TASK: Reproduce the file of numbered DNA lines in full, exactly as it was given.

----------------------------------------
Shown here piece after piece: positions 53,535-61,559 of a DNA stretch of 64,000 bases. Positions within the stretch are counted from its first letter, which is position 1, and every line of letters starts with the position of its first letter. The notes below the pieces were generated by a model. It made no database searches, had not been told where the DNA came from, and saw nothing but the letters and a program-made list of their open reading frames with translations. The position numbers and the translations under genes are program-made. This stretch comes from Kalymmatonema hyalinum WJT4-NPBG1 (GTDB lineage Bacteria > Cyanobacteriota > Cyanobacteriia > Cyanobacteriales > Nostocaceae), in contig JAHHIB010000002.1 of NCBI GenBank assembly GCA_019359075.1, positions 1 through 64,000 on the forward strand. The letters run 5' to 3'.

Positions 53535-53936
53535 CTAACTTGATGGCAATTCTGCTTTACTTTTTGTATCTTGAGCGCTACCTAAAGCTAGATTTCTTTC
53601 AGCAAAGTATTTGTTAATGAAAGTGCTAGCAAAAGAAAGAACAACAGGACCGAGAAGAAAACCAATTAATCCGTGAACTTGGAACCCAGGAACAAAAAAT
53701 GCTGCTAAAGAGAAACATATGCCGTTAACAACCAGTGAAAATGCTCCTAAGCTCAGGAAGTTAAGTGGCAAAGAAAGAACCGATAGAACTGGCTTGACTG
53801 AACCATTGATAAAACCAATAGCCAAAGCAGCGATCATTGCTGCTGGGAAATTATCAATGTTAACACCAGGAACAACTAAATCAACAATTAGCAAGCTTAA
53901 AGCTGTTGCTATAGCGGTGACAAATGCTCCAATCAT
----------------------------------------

Shown here piece after piece: positions 53,535-61,559 of a DNA stretch of 64,000 bases. Positions within the stretch are counted from its first letter, which is position 1, and every line of letters starts with the position of its first letter. The notes below the pieces were generated by a model. It made no database searches, had not been told where the DNA came from, and saw nothing but the letters and a program-made list of their open reading frames with translations. The position numbers and the translations under genes are program-made. This stretch comes from Kalymmatonema hyalinum WJT4-NPBG1 (GTDB lineage Bacteria > Cyanobacteriota > Cyanobacteriia > Cyanobacteriales > Nostocaceae), in contig JAHHIB010000002.1 of NCBI GenBank assembly GCA_019359075.1, positions 1 through 64,000 on the forward strand. The letters run 5' to 3'.

Positions 53535-53936
53535 CTAACTTGATGGCAATTCTGCTTTACTTTTTGTATCTTGAGCGCTACCTAAAGCTAGATTTCTTTC
53601 AGCAAAGTATTTGTTAATGAAAGTGCTAGCAAAAGAAAGAACAACAGGACCGAGAAGAAAACCAATTAATCCGTGAACTTGGAACCCAGGAACAAAAAAT
53701 GCTGCTAAAGAGAAACATATGCCGTTAACAACCAGTGAAAATGCTCCTAAGCTCAGGAAGTTAAGTGGCAAAGAAAGAACCGATAGAACTGGCTTGACTG
53801 AACCATTGATAAAACCAATAGCCAAAGCAGCGATCATTGCTGCTGGGAAATTATCAATGTTAACACCAGGAACAACTAAATCAACAATTAGCAAGCTTAA
53901 AGCTGTTGCTATAGCGGTGACAAATGCTCCAATCAT